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Power of meat: Why transparency is important

Article-Power of meat: Why transparency is important

Nevil Speer Transparency for consumers
Shoppers want to know how and where their meat was produced.

Several months ago, Industry At A Glance began diving into some of the implications of the most recent Power of Meat study (prior to COVID, of course). As background, the annual report is arguably the most comprehensive look into the various trends driving consumer behavior at the retail level. 

Accordingly, it’s subtitled, “An in-depth look at meat through the shopper’s eyes.” The report is published by FMI (The Food Industry Association) and the Foundation for Meat & Poultry Research & Education, prepared by 210 Analytics LLC and primarily sponsored by Cryovac (a division of Sealed Air)

The first column focused on basic trends in terms of what’s important to shoppers. The discussion outlined the following:   

…the brand/consumer relationship is becoming increasingly important with respect to meat/poultry sales. That has implications throughout the supply chain. The issues highlighted here [nutrition, food safety practices, animal care practices, environmental impact, worker welfare/safety, initiatives to give back to community] are all important with respect to how the industry positions its product to consumers – and increasingly demands certain practices and subsequent documentation flow through a committed supply chain to facilitate that occurrence.

As follow-up to that column, this week’s illustration highlights the importance of production transparency to consumers. A slight majority of consumers, 55%, believe that meat and poultry brands should provide information about how livestock were raised. Meanwhile, 68% believe it’s important for grocery stores to provide that information.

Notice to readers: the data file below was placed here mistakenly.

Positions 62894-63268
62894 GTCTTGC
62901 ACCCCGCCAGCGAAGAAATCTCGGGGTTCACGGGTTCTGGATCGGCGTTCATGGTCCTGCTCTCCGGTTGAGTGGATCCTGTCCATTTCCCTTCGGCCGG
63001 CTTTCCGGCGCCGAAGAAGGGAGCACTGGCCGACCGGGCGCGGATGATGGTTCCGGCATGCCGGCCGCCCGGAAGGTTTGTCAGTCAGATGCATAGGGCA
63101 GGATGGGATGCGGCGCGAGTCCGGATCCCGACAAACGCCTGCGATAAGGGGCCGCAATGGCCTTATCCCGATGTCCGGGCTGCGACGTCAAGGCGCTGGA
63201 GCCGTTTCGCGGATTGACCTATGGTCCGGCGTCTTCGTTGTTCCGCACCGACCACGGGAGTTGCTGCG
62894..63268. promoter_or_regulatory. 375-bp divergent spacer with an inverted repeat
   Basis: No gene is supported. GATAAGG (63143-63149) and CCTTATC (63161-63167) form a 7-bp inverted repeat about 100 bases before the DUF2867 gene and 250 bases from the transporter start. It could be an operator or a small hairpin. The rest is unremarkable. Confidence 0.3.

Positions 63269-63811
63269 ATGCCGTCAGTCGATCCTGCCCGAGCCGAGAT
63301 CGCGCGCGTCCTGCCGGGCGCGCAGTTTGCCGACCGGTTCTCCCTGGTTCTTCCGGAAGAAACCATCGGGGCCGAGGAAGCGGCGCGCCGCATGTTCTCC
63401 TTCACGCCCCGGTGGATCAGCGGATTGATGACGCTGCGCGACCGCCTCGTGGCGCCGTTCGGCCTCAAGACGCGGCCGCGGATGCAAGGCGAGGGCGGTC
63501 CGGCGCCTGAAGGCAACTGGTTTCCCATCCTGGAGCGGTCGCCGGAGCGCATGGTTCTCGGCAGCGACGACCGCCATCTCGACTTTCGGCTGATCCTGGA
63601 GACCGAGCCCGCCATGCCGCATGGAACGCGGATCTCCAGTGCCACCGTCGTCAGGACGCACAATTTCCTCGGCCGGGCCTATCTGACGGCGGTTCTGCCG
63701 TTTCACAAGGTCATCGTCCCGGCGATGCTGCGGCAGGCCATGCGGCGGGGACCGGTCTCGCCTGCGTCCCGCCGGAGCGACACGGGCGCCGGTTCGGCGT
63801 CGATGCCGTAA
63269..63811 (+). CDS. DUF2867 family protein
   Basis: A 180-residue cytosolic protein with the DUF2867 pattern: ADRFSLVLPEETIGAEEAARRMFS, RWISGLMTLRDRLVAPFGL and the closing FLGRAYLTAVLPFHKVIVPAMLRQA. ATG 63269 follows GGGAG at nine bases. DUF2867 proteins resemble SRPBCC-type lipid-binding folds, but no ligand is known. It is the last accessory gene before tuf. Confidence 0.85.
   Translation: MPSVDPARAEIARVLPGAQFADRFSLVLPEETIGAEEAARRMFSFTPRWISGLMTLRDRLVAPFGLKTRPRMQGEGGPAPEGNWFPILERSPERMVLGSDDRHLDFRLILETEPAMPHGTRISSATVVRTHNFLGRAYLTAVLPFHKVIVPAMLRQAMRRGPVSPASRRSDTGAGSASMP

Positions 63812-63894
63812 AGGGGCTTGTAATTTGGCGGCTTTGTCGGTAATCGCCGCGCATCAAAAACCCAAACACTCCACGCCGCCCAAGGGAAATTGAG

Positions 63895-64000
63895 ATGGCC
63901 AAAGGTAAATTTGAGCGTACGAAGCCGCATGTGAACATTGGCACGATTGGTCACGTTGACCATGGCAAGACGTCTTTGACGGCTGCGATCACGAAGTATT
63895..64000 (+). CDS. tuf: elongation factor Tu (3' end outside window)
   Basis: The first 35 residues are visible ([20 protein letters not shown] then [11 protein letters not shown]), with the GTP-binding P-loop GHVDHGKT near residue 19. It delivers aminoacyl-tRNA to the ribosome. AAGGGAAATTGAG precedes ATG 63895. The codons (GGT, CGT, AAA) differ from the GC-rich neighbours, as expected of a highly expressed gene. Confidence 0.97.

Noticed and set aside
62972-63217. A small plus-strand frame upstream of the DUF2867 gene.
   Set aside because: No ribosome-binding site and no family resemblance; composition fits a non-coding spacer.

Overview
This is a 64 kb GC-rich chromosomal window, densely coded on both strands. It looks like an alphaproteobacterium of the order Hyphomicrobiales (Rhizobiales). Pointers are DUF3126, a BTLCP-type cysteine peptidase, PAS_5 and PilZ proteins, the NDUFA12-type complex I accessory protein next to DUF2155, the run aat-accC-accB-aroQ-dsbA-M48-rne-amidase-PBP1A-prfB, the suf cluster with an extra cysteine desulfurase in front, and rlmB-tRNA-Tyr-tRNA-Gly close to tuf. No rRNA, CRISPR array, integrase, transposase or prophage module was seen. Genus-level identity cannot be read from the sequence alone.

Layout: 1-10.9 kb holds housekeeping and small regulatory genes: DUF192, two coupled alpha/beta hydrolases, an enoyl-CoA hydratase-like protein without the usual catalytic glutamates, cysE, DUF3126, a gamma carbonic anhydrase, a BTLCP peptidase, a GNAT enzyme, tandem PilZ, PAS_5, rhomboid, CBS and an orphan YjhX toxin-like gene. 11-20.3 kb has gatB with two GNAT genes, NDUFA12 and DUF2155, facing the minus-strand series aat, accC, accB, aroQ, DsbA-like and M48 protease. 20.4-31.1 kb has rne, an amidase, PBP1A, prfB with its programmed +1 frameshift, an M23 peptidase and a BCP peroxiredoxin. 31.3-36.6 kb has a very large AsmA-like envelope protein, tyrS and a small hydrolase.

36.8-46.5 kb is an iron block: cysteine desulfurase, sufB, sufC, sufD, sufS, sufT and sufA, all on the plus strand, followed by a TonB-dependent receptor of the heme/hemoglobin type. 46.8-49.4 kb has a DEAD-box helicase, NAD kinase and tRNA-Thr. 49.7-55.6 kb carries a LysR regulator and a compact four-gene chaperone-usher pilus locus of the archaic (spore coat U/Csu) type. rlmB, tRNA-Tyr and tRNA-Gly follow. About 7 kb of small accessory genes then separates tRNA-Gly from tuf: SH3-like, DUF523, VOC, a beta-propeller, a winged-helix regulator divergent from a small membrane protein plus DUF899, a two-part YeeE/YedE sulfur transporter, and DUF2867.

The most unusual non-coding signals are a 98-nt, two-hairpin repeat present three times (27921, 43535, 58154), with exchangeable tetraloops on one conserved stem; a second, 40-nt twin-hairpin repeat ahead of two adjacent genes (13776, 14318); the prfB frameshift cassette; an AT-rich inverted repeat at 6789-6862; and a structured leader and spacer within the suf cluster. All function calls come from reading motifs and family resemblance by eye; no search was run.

Nevil SpeerTransparency for consumers

Either way, it’s clear that a majority of shoppers are voicing desire for greater information when it comes to how/where livestock were raised and processed. 

So, regardless of whether it’s the brand or the retail store providing that information – this has clear implications for the supply chain. Meeting that need increasingly means committed supply chain relationships, coordinated processes, and clear documentation from farm or ranch all the way to the end product.  

As noted in last week’s column discussion around beef spending, “Being responsive to consumer preferences has paid, and continues to pay, real dividends.” Accordingly, failure to heed what consumers are telling us will likely erode the strong gains made in market share during the past 20 years.

Nevil Speer is based in Bowling Green, Ky. and serves as director of industry relations for Where Food Comes From (WFCF). The views and opinions expressed herein do not necessarily reflect those of WFCF or its shareholders. He can be reached at [email protected]. The opinions of the author are not necessarily those of or Farm Progress.

TAGS: Marketing
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